But they maintain Palm Beach County is still “worse” than the rest of the state outside the tri-county region, which collectively accounts for 4.3 percent of AOB lawsuits compared to Palm Beach County’s 5.1 percent.
Are rate hikes in Palm Beach County justified for reasons other than water claims? Citizens has shed more than 1 million consumers in recent years, and many of its remaining customers, including those in Palm Beach County, are not paying what the company considers full actuarial rates because the 10 percent state rate cap has limited the annual increases it can impose.
In addition, the company wants consumers to pay for optional offshore reinsurance it did not buy at all five years ago, costing $181 million in 2016, or more than six times the company’s operating loss, andup to $94 millionin 2017. That back-up coverage provided a tidy sum for private reinsurers but covered no Citizens claims in 2016.
If the plan is for premiums to increase for reasons besides water claims, that’s another argument — very different from the clear and direct message in the company’s public statements about this rate request in Palm Beach County.
Want regulators at the Florida Office of Insurance Regulation to give this request close scrutiny? Now is the time to speak out.
Sound off on Citizens
Not pleased with a proposed 9.3 percent rate increase for Palm Beach County homeowners? Here is how to tell state regulators about it.
Email: The general public is welcome to submit comments until 5 p.m. Aug. 31 until by sending an email to: firstname.lastname@example.org. Put “Citizens” in the subject line.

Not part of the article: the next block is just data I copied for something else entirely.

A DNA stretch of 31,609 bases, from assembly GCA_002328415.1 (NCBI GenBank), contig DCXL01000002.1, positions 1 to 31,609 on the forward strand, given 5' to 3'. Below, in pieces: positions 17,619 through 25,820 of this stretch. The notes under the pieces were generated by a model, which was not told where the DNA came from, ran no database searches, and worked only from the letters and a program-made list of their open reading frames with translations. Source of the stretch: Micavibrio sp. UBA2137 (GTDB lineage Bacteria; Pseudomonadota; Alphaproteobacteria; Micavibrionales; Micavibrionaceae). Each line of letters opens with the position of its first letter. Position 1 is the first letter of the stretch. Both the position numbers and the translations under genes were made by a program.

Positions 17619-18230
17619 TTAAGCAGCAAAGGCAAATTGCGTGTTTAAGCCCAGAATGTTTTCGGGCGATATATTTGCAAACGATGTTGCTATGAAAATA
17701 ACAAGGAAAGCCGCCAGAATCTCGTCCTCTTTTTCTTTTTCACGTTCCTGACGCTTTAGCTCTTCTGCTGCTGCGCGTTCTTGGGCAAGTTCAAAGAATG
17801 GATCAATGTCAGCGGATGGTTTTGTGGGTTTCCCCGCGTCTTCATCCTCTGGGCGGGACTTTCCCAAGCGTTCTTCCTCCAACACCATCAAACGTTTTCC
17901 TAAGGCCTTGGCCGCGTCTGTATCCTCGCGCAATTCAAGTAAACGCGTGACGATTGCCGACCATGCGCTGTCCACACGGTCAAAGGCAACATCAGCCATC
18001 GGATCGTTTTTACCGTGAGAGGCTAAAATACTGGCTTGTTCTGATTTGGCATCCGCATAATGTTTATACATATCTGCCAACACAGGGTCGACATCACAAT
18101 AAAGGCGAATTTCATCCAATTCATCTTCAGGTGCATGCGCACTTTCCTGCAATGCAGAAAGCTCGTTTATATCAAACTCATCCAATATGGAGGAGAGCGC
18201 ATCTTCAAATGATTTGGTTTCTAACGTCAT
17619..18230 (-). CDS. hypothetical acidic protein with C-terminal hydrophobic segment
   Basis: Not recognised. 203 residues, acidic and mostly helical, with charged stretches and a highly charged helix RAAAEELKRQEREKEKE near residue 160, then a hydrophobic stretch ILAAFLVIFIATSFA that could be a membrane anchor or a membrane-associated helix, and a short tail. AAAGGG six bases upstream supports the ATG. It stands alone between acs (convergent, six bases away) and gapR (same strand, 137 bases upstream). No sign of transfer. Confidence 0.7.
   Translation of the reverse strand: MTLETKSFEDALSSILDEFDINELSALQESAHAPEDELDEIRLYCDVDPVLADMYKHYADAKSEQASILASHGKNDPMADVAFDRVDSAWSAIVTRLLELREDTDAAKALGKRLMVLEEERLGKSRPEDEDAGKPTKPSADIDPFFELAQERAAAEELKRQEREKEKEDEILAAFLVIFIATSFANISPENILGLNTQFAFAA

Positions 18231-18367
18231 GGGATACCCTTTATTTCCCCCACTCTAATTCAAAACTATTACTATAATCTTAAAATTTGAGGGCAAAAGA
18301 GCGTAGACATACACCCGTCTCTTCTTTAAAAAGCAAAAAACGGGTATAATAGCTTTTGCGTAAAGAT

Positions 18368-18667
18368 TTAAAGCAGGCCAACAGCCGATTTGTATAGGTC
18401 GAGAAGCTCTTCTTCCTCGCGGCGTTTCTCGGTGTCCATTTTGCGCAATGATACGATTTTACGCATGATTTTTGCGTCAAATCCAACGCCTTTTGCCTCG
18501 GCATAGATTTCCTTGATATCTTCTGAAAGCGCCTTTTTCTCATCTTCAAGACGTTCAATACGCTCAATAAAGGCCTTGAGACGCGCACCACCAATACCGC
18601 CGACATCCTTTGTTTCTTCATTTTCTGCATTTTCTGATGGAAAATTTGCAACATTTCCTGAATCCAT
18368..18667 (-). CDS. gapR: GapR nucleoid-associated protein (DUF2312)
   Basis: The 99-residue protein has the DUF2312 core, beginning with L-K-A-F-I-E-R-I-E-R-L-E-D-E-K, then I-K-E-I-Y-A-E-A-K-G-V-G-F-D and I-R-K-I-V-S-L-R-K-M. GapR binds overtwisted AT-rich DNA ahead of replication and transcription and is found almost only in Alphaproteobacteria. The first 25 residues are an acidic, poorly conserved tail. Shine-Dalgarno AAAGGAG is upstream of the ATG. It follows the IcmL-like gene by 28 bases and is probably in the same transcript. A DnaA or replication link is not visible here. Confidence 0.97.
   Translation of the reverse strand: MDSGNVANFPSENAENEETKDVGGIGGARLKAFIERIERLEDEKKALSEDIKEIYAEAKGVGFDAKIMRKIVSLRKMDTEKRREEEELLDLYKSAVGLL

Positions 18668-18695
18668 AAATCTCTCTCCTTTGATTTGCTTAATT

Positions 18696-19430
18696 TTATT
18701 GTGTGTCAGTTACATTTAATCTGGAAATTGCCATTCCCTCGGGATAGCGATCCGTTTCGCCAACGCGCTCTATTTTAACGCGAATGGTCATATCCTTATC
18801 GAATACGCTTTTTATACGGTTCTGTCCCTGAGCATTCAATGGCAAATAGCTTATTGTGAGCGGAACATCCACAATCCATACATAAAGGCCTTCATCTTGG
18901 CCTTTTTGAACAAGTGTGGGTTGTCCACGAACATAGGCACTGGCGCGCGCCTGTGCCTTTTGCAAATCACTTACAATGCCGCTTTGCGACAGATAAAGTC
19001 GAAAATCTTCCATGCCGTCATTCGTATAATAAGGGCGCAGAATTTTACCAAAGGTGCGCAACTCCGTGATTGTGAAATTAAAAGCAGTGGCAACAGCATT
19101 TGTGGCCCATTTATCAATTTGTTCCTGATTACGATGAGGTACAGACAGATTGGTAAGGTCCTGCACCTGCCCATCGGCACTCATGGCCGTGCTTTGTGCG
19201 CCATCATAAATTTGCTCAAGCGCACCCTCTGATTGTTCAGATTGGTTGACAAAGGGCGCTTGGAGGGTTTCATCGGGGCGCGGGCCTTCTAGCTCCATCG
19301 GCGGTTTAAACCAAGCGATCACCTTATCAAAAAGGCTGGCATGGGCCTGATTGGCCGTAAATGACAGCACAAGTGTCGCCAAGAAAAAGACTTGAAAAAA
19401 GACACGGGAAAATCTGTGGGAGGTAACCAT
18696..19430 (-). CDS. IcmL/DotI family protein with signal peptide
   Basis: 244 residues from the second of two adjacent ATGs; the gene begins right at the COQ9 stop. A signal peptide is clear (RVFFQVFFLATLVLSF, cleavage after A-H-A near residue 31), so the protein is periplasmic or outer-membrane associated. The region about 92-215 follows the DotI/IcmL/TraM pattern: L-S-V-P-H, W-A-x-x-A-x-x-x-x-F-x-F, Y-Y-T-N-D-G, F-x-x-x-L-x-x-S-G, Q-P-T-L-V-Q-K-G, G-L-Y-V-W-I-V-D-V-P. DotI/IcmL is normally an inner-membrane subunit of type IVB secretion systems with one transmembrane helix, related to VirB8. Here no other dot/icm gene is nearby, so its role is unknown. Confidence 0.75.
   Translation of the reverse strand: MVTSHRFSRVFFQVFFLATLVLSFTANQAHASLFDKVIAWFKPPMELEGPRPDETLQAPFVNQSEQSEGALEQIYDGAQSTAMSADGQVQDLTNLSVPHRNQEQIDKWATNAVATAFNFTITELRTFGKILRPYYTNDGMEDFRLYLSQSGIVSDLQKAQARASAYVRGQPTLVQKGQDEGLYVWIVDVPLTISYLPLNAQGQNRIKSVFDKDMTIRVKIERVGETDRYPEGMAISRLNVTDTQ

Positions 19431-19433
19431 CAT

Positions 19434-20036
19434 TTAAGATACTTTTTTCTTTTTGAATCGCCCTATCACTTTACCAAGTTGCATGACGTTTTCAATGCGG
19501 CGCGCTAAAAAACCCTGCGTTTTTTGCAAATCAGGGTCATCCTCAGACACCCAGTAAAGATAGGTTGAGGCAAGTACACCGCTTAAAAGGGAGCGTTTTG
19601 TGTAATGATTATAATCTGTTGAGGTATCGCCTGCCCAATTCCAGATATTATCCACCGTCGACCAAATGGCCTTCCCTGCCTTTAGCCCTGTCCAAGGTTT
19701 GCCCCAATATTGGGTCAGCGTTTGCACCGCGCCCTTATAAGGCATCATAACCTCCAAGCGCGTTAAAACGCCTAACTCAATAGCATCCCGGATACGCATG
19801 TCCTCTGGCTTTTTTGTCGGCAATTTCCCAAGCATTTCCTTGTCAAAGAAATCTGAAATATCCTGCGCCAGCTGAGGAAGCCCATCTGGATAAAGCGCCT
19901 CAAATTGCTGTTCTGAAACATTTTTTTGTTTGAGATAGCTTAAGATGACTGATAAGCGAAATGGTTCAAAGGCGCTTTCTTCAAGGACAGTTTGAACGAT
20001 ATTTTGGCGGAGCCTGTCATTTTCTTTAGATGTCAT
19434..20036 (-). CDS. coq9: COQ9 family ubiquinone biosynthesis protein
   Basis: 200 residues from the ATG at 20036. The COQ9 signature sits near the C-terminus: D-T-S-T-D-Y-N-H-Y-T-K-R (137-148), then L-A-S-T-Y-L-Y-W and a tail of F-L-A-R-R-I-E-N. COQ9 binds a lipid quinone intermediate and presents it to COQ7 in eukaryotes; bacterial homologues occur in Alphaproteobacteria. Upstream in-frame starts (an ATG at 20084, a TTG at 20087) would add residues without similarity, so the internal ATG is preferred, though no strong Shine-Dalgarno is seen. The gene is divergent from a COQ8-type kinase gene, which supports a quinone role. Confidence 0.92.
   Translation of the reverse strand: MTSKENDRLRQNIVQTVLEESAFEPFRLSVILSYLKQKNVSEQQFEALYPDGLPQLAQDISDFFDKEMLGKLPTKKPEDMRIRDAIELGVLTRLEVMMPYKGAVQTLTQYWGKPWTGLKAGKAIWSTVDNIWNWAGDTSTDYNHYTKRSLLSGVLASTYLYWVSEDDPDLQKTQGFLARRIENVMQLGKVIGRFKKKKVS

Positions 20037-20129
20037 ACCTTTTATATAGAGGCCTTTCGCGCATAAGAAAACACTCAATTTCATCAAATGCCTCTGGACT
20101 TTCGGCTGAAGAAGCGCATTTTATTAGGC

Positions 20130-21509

Attend in person: A public hearing is set for Wednesday, Aug. 23 at 4 p.m. at Florida International University in North Miami, at the Kovens Conference Center, Bayview Ballroom South, Room 214A. Members of the public can speak there.
To learn more: Go to floir.comand look for the link to Citzens public rate hearing.
Palm Beach Co.’s troubling rate hike
Officials at Citizens Property Insurance Corp. single out three counties — Palm Beach, Broward and Miami-Dade — for losses related to “assignment of benefits” or AOB lawsuits they say are driving proposed rate increases. These losses can occur after consumers sign over control of insurance benefits to contractors cleaning up, say, a plumbing leak, and then lawyers represent the contractors in cases against the insurer.
Yet Miami-Dade and Broward counties account for way more AOB lawsuits — about double their share of the company’s total risk exposure, meaning the potential cost of covering properties in those counties. Palm Beach County’s AOB lawsuits are actually lower than its share of total exposure. Yet Citizens insists water losses are the driving and primary reason Palm Beach Co. homeowners should pay a rate increase of 9.3 percent, nearly the same as 10 percent or higher increases in its southern neighbors.
County % of AOB lawsuits % of total exposure
Broward 26.5% 14.6%
Miami-Dade 64.1% 31.6%
Palm Beach 5.1% 7.2%
Rest of state 4.3% 46.7%
AOB litigated loss expenses, 2016
Broward $26.5 million
Miami-Dade $70.7 million
Palm Beach $4.8 million
Source: Citizens Property Insurance Corp. response to Palm Beach Post records request